An Environmental Justice Mother’s Day Wish List

SH Bell
Credit: Ivan Moreno

Flowers, cards and candy; or maybe less truck traffic, smog, and blight... As Mother’s Day approaches, I have two very different lists of what would make the perfect Mother’s Day as a mom living on Chicago’s Southeast Side.

By the hints that are being dropped, I think I may get new shoes along with a note from my four-year-old son for Mother’s Day. However, I know that as soon as I slip on my new shoes to step out for a walk around my block with my son, I will worry about the neurotoxins in my neighborhood’s soil and the smell of chemical fumes that constantly permeate our community’s senses.

You see, I live in an Environmental Justice community, which is one that I love, but also creates a divided mindset within me. As a result of the environmental issues in my area, everyday decision-making carries a weight of existing danger. I remain vigilant, on “high-alert” about the air my family breathes, the smoke we see (from nearby mills/factories) and even my very own front lawn. I live in fear about my environment when I sit on my front steps, even as the sun is shining and the sky is clear. Sometimes, the pollution in the air is thick but my neighbors and I have no clue what industry is dumping in our air.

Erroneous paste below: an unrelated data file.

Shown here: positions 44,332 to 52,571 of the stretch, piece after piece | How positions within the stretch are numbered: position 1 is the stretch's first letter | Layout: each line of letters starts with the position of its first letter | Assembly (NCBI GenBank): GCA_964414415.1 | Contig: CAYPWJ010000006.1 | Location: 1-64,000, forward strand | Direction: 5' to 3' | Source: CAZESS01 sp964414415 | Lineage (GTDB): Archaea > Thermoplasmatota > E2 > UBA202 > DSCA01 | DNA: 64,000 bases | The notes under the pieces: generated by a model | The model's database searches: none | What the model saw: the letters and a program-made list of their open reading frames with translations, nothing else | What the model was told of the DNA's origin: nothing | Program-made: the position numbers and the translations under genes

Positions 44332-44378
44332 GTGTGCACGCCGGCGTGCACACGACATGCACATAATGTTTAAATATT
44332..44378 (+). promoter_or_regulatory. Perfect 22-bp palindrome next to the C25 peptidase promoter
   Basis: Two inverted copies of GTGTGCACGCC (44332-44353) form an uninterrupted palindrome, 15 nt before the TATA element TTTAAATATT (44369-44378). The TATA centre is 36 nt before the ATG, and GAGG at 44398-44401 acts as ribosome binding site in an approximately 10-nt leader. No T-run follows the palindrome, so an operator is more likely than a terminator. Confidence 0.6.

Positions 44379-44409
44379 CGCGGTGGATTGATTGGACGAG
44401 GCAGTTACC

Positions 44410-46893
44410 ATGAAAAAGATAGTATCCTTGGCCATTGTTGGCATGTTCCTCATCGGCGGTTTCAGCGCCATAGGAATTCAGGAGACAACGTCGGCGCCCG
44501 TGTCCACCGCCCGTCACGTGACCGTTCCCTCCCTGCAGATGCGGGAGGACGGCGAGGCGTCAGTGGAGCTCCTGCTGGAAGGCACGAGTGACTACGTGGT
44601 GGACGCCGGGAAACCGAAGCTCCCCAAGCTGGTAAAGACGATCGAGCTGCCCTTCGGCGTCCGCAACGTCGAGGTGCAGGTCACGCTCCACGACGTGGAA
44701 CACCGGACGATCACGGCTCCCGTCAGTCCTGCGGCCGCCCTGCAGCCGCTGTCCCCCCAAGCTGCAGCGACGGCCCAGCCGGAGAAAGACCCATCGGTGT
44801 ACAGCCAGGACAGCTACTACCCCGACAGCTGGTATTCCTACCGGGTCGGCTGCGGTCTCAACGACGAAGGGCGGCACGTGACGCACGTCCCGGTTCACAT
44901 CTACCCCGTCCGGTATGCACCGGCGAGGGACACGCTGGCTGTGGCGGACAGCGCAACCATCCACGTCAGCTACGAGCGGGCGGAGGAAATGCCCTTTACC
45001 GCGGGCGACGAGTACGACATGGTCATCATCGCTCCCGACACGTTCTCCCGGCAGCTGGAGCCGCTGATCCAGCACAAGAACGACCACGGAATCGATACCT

On Mother’s Day, we celebrate life, but the polluters that disregard my family’s health are a persistent reminder of the environmental injustices that tens of thousands of families in Chicago are forced to endure on a daily basis.

I live only a few miles away from the home of the mother of the environmental justice movement, the late Hazel M. Johnson. She raised her family in an area surrounded by 50 landfills on top of the 382 polluting sources that everyday leaked toxins into her community. Hazel coined the term ‘toxic donut,’ a term that also describes my neighborhood, and she fought vigorously to protect her family and community.

Mothers from cities like Flint, Los Angeles and Chicago are fighting daily to raise awareness of these environmental injustices. From fertility disruptions to brain development delays, toxins affect women and their children’s lives disproportionately more than men. These scary truths are reasons why I have a few other wishes this Mother’s Day, which include:

  • Free health testing, screening for children in EJ communities
  • Local, state, and federal policies that restrict the cumulative pollution burden
  • Equitable land use and zoning laws

There are so many mothers like Hazel who are carrying on her legacy fighting for fair treatment from companies, as well as local, federal and state authorities. We want our children to have better and brighter futures and want our daughter and sons to have a different Mother’s Days—that are stress free and healthy. I hope all mothers have a great Mother’s Day, especially my fellow Environmental Justice moms.